Objective: The objective of this review was to synthesize the best evidence for the effectiveness of interventions to reduce occupational stress and/or burnout in the emergency department. Introduction: The prevalence of occupational stress and burnout among busy emergency department staff requires urgent attention. This review summarizes the current evidence to provide recommendations on interventions to reduce occupational stress in the emergency department. Inclusion criteria: Studies reporting on all health personnel working in emergency departments were included in the review. Any individual-focused or organizational-directed intervention was considered. Both published and unpublished studies including experimental and quasi-experimental studies were considered for inclusion in the review. The outcomes of interest included occupational stress, burnout, compassion fatigue, anxiety, and depression. Methods: A three-step search strategy was utilized to search seven databases (PubMed, CINAHL, Cochrane Central Register of Controlled Trials, Embase, Scopus, PsycINFO, Web of Science) and five gray literature resources (MedNar, Google Scholar, ProQuest Dissertations and Theses, Conference Proceedings). The search was limited to papers published in English between January 1, 2008, and February 1, 2019. Titles and abstracts of the studies were screened. Two reviewers independently appraised the full text of selected studies and extracted data using standardized tools from JBI. Where possible, data were pooled in statistical meta-analysis. Effect sizes were expressed as standardized mean differences, and their 95% confidence intervals were calculated for analysis. Results: A total of 14 studies were included in the systematic review. Sample sizes of the included studies ranged from 14 to 392 participants. Of the included studies, four were randomized controlled trials and 10 were quasiexperimental studies. The overall quality of the included studies was compromised due to lack of true randomization, concealment, blinding, or the use of a single-group without a comparator. Educational-style interventions were investigated in six included studies and mindfulness-based interventions in four studies. The remaining four studies investigated organizational-directed interventions that incorporated a variety of strategies. The top three most commonly used tools were the Maslach Burnout Inventory, the Perceived Stress Scale, and the Professional Quality of Life Scale. The studies that investigated educational interventions reported a statistically significant reduction in both stress and/or burnout. Three of the four studies that investigated mindfulness-based interventions reported reduced stress levels. A fixed-effects meta-analysis of two of the studies demonstrated a non-significant difference in stress between groups receiving mindfulness-based interventions and those who did not (n¼58, SMD¼�0.32, 95% CI �0.84 to 0.20, P¼0.23; heterogeneity: x2¼0.01, P¼0.93, I2¼0%). Organizational-based interventions were found to reduce stress levels but increase burnout. Conclusions: Individual-focused interventions, including both educational interventions and mindfulness-based interventions, have the potential to reduce occupational stress and/or burnout for staff working in emergency departments. However, inconsistencies in reporting and outcome measurements impact certainty of results. More high-quality randomized controlled trials are recommended with larger sample sizes as well as measurement of longterm effects to improve knowledge in this field.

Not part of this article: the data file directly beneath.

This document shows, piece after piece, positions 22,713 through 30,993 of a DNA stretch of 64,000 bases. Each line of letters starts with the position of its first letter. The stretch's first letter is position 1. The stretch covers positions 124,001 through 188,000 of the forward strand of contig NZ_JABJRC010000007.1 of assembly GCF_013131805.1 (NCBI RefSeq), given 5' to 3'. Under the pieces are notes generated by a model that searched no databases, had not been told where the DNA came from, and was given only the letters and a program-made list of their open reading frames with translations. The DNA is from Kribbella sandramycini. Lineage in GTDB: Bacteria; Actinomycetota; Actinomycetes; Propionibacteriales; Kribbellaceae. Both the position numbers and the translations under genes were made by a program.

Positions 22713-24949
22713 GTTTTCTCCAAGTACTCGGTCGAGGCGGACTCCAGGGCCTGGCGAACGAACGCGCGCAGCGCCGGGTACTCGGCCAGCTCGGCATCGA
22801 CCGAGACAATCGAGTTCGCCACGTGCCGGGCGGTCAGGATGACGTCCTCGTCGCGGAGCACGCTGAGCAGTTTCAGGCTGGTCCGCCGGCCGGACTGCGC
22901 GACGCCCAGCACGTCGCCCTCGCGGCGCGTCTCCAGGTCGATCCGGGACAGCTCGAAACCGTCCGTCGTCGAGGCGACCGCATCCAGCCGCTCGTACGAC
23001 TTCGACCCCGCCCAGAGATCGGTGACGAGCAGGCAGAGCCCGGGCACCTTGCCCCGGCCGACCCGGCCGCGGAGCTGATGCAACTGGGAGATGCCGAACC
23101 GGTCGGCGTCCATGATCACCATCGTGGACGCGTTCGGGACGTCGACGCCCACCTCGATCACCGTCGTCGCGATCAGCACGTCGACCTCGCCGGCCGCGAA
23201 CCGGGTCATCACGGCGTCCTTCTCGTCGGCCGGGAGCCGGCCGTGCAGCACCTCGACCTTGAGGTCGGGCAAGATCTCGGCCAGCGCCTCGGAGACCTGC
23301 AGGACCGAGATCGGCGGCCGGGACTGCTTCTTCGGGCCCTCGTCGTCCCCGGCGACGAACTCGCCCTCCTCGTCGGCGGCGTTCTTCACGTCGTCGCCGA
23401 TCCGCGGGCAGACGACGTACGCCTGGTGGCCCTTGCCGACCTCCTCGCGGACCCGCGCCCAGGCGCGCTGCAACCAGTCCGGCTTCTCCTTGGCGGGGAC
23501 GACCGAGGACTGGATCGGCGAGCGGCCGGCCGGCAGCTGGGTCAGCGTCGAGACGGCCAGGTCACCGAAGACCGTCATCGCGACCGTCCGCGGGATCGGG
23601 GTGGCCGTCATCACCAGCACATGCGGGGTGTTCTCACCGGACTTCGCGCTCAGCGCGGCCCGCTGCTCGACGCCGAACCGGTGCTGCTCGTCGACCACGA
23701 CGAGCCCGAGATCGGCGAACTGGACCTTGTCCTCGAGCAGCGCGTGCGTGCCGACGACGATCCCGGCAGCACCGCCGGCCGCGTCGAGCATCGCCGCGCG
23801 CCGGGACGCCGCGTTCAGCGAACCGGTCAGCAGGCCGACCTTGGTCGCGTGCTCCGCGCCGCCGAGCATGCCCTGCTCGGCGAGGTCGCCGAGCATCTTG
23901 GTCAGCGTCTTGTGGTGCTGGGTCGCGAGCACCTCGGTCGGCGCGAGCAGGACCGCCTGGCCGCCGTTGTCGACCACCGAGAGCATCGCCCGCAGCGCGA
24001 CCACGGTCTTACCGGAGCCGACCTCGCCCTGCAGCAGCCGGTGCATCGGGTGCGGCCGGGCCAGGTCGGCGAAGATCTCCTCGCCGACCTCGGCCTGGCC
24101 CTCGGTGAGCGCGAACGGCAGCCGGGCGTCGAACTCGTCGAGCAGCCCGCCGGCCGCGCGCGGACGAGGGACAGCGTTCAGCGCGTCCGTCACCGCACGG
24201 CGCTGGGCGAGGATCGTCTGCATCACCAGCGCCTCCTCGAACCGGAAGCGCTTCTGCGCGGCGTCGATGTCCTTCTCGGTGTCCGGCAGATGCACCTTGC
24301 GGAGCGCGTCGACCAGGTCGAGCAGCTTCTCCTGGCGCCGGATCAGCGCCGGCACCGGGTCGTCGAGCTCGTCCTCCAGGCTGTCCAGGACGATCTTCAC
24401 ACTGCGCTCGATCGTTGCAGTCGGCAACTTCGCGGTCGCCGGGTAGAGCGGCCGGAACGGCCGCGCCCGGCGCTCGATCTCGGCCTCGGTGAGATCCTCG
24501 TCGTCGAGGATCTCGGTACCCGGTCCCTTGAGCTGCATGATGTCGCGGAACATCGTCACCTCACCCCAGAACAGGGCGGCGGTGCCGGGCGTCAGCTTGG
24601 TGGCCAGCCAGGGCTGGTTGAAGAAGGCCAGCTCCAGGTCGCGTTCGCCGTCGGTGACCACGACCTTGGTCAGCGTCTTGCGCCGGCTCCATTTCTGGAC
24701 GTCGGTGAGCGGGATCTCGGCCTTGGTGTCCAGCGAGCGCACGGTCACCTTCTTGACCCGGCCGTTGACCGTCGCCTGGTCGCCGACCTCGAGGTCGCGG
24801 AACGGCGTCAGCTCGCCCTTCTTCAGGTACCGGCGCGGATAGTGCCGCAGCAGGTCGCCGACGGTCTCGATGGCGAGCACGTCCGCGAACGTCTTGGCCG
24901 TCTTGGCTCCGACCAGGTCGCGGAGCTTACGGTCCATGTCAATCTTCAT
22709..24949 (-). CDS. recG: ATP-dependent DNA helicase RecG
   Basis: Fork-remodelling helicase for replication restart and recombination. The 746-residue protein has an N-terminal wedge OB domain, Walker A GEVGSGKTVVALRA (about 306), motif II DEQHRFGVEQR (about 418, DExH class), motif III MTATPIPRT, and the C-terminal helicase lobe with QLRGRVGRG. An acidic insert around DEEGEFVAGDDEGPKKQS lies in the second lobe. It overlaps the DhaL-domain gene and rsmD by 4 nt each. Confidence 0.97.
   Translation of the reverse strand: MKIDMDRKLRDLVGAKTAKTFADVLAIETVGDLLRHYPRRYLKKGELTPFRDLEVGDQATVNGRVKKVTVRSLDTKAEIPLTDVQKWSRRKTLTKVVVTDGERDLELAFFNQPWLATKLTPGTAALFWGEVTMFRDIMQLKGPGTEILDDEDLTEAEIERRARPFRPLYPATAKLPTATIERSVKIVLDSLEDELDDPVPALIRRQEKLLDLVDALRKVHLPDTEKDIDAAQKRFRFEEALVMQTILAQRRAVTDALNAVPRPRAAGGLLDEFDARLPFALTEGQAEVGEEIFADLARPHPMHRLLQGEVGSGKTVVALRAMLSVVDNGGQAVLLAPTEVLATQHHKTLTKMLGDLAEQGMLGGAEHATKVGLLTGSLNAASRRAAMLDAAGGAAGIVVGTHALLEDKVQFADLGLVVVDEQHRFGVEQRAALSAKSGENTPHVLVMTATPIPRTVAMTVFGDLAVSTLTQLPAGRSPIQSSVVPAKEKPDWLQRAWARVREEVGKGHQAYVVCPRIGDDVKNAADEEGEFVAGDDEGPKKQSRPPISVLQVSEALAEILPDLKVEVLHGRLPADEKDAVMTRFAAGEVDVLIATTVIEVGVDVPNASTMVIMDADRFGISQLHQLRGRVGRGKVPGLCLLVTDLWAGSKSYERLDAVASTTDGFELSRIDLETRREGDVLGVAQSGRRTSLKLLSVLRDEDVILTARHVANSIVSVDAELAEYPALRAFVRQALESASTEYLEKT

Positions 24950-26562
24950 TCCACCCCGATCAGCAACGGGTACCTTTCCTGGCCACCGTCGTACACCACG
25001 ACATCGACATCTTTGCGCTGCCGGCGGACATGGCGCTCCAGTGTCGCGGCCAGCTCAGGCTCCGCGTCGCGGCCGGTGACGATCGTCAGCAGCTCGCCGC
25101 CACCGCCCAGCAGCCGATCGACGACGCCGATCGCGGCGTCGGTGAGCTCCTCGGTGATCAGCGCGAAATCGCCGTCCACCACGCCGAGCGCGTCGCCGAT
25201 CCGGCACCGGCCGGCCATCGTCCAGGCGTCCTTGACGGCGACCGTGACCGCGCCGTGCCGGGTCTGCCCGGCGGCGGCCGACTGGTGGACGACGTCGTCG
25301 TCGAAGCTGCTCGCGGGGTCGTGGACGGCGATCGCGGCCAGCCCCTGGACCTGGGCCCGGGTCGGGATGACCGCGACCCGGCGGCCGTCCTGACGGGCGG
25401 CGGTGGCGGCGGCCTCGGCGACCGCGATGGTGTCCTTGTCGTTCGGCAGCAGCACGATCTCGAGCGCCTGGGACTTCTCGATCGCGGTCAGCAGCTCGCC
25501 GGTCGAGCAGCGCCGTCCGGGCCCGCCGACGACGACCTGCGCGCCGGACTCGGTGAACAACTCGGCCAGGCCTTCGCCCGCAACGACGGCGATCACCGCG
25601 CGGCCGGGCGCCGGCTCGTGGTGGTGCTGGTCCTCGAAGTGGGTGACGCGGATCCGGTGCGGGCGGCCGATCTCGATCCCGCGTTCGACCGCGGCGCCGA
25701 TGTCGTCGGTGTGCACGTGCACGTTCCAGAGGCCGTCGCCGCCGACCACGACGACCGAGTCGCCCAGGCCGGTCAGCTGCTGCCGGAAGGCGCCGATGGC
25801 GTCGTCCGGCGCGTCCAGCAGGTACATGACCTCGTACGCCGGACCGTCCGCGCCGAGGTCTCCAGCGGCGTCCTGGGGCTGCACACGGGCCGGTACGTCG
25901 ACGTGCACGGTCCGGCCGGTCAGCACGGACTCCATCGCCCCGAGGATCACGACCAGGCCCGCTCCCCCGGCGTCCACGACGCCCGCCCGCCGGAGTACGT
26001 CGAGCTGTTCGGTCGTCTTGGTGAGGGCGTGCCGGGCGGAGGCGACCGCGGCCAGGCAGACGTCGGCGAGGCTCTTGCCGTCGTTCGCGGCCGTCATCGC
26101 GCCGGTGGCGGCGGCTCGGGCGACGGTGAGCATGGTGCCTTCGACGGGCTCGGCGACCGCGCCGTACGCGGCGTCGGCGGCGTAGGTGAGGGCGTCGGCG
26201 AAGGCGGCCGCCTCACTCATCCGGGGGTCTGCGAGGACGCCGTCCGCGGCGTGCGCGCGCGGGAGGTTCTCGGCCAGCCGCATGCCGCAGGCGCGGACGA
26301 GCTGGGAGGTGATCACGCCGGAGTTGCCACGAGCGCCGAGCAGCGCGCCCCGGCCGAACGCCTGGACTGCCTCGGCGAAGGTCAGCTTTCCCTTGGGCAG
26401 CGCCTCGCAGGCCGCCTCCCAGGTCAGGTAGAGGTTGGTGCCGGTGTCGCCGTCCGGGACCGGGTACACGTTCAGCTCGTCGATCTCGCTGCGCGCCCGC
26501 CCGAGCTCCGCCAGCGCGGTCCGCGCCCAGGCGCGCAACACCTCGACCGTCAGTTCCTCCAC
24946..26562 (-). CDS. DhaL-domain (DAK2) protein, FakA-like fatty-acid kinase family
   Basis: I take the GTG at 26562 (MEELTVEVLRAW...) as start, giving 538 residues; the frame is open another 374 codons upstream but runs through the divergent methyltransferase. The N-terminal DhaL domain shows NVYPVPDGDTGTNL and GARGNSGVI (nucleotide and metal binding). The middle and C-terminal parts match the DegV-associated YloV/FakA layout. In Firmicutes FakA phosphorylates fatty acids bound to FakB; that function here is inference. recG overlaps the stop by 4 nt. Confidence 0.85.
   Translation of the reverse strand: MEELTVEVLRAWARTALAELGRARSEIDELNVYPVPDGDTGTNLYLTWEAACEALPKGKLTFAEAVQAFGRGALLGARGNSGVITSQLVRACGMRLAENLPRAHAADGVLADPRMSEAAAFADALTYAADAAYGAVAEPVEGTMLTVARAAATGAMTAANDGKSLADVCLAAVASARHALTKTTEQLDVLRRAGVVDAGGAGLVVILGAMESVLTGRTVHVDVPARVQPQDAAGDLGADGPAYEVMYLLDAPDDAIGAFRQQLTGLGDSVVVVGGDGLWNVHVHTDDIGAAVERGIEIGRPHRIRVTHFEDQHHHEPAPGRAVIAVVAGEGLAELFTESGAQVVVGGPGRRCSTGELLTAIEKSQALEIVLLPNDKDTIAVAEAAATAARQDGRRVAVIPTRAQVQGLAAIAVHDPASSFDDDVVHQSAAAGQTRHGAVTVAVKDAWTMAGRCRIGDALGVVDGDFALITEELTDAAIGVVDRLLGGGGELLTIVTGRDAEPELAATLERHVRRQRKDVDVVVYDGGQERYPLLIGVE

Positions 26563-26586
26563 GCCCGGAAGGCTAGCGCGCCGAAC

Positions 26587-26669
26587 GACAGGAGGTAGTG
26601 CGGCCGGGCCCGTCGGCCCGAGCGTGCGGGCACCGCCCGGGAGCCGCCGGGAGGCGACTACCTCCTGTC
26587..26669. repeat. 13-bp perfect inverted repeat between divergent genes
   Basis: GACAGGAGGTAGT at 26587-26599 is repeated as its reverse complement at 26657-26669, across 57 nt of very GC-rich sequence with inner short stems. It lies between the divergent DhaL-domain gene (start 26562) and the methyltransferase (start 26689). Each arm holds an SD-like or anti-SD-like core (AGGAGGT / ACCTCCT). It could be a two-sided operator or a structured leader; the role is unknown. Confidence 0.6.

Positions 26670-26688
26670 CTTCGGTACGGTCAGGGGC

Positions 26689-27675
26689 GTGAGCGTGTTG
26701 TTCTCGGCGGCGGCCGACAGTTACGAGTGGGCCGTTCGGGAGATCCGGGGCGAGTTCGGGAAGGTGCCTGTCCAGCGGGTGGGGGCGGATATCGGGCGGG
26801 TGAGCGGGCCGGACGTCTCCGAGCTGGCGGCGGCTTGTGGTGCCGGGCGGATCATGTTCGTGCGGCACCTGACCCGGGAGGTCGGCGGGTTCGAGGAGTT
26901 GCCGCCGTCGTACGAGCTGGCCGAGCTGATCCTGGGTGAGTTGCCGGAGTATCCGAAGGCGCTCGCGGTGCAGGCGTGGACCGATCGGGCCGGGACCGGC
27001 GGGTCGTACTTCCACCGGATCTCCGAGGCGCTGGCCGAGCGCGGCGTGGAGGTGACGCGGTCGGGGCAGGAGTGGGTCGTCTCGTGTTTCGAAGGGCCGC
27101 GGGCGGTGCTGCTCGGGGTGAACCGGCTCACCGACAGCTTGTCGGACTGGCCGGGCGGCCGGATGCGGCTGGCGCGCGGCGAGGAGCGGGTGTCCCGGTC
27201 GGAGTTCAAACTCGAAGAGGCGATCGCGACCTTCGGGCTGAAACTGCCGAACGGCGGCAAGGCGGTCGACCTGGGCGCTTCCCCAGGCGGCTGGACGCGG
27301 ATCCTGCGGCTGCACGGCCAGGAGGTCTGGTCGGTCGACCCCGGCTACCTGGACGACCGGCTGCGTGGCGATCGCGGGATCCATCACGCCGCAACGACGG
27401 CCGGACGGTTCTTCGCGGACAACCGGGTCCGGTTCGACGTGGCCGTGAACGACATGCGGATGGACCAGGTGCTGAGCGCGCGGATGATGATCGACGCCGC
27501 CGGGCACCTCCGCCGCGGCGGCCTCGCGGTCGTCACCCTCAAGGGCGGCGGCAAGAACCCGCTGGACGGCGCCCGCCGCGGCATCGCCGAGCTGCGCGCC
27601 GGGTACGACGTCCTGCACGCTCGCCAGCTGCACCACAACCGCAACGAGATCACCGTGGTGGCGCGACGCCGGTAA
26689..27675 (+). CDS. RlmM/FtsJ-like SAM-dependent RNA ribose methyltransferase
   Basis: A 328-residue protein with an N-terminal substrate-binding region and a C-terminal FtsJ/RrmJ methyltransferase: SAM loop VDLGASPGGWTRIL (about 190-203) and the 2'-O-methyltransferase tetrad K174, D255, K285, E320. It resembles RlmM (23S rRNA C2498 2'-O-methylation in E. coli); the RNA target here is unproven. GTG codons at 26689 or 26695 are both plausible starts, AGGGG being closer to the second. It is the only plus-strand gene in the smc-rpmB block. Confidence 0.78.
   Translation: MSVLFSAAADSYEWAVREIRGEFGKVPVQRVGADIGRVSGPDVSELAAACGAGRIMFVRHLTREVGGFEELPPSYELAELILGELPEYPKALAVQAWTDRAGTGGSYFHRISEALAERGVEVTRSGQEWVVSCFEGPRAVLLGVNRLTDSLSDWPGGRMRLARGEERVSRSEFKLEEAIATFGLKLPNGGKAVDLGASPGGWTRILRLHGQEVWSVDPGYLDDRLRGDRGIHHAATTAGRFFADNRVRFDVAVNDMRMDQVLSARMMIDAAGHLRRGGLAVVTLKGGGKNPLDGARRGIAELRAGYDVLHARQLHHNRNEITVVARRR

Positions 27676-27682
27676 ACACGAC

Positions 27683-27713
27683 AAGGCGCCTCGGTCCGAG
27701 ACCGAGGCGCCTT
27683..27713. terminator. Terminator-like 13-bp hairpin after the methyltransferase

... for VAS-inserted catheters (8.8%) compared to those inserted by other health professionals (11.8%). 24 This study included 31,115 PIVCs, but did not identify the number of PIVCs inserted by the VAS team compared to other health professionals. ...